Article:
A man is facing a hate crime charge after allegedly yelling out anti-Semitic slurs and trying to hit Jewish congregants with his vehicle outside a Hancock Park synagogue over the weekend, Los Angeles Police Department officials announced Monday.

Mohamed Mohamed Abdi is seen in a booking photo released Nov. 26, 2018, by Los Angeles police.
Mohamed Mohamed Abdi is seen in a booking photo released Nov. 26, 2018, by Los Angeles police.

The incident occurred about 9 p.m. Nov. 23 after an event at Congregation Bais Yehuda, 360 N. La Brea Ave.

Two men, 37 and 57, were walking toward Oakwood Avenue when the saw a man in a vehicle yell out expletives “referencing their Jewish heritage,” LAPD Deputy Chief Horace Frank said Monday. The men saw the driver, identified as Mohamed Mohamed Abdi, run a red light, make a U-Turn and accelerate toward them. The men hid behind a traffic light pole and an electric box to avoid getting hit, Frank said.

Abdi allegedly tried to hit the men again before attempting to drive away, but he crashed into another vehicle in the area. No one was injured during the incident, police said.

At some point, the men alerted authorities, who responded to the scene and arrested Abdi. Police found a knife in Abdi’s vehicle, Chief Michel Moore said.

Abdi, 32, was booked on suspicion of assault with a deadly weapon and faces a special enhancement of a hate crime, officials said.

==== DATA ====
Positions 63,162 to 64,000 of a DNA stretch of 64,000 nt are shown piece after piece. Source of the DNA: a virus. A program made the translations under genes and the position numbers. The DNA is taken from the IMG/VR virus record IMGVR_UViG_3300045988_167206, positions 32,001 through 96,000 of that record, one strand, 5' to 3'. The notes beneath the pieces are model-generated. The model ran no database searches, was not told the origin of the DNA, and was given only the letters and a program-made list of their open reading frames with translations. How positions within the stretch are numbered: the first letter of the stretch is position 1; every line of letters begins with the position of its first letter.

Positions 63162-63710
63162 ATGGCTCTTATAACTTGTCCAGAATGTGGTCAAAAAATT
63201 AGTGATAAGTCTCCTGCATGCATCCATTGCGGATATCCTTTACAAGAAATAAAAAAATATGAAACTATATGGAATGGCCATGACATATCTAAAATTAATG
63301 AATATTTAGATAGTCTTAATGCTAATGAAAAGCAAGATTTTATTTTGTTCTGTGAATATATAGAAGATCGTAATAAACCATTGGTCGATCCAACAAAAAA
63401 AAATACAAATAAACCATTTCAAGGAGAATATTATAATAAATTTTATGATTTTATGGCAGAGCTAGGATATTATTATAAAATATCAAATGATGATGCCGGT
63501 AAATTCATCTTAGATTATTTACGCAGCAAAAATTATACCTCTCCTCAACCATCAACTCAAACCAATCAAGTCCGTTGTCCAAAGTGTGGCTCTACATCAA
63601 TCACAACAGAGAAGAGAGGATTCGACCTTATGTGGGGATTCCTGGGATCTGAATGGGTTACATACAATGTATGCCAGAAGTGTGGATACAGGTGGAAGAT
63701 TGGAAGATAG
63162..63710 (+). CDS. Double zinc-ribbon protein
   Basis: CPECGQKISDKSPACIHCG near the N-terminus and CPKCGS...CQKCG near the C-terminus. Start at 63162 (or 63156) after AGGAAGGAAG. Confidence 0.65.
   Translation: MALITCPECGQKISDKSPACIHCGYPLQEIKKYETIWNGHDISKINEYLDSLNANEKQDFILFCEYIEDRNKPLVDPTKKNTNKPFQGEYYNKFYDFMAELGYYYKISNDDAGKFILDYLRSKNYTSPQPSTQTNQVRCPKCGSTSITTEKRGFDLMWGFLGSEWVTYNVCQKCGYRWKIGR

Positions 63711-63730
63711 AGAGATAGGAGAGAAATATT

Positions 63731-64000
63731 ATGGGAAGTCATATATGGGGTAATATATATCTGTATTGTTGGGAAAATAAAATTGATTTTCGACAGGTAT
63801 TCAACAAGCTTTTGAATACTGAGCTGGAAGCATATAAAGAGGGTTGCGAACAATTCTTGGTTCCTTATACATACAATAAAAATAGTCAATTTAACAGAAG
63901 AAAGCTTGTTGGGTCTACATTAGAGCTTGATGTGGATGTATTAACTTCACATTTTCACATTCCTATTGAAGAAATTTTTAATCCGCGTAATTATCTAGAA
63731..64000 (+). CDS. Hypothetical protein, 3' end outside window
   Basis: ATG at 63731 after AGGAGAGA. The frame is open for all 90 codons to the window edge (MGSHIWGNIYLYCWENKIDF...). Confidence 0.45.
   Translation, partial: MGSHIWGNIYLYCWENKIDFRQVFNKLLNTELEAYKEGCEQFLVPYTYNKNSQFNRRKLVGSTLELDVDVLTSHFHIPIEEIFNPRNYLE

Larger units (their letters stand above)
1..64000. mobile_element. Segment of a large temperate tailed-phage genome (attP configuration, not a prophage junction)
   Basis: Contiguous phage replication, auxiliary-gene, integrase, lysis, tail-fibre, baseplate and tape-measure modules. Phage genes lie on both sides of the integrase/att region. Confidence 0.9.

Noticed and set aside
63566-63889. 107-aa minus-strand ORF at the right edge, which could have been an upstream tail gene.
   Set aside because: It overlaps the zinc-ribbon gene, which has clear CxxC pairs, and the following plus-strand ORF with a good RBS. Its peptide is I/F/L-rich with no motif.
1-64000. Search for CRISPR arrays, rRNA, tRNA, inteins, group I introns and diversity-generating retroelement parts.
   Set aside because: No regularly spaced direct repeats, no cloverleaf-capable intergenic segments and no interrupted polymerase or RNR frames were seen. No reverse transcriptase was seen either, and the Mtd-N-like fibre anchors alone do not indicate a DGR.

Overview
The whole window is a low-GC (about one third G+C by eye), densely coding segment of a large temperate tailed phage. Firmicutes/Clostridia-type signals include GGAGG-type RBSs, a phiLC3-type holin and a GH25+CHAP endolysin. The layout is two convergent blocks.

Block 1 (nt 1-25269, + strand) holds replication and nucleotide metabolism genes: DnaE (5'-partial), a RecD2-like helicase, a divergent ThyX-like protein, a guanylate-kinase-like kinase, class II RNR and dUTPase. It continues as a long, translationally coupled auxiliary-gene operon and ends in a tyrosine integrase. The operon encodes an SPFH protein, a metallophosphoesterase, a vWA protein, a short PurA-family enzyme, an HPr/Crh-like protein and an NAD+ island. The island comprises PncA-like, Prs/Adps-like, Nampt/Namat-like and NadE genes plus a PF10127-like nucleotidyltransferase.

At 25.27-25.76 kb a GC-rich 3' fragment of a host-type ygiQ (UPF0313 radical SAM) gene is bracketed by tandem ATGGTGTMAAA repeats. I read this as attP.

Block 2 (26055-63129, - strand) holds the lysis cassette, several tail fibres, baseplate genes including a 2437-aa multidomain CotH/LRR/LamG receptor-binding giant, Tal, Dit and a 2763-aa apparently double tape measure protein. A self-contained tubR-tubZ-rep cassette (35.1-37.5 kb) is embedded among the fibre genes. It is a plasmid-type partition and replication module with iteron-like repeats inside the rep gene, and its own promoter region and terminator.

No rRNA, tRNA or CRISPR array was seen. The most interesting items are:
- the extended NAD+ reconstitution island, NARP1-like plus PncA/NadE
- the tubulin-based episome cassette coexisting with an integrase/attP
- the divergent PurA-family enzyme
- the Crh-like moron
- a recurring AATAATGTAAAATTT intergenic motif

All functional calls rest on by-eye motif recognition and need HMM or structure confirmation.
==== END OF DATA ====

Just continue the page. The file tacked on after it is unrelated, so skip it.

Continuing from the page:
Abdi is a U.S. citizen from Somalia, but had only been in the Los Angeles area for only a few days, Moore said. He lived in the Seattle area for several years, the Los Angeles Times reported.

Frank told the newspaper that Abdi renter a car and drove south last week, but his reasons for doing so were unclear. Frank noted that the nature of the attack echoes recent terror incidents using rented vehicles, which was “very concerning.”

Congregation Bais Yehuda is shown in a Street View image from Google Maps.

The chief added that while there is no evidence that Abdi was working on a larger attack, the LAPD and FBI are looking into his background, recent travel and social media history.

“Hate in America is on the rise,” Moore said. “That has to change.” He said that part of that change includes making sure that victims of hate crimes speak up and report any hate speech or actions.

Last year, there were 223 reported hate crimes in the city of Los Angeles, compared to 231 reported so far this year, Frank said.

Young Israel of Hancock Park’s security coordinator, Matthew Kest, told the Times that someone shouted, “The Jews won’t be around for long,” at a congregant who was biking to the synagogue earlier this month.

On Nov. 7, LAPD arrested a man accused of accosting at least three Orthodox Jewish women and pulling off their wigs in Valley Glen.

The recent rash of local anti-Semitic incidents follow a mass shooting that left 11 dead inside a Pittsburgh synagogue in late October.

“This type of hate and violence will not stand,” L.A. City Councilman Paul Koretz said about the Nov. 23 incident that occurred in his district. “My colleagues and I will do everything in our power to make sure that our communities are protected and secure. We will continue to fight anti-Semitism and bigotry, and we will continue to shine light on the darkness of hate.”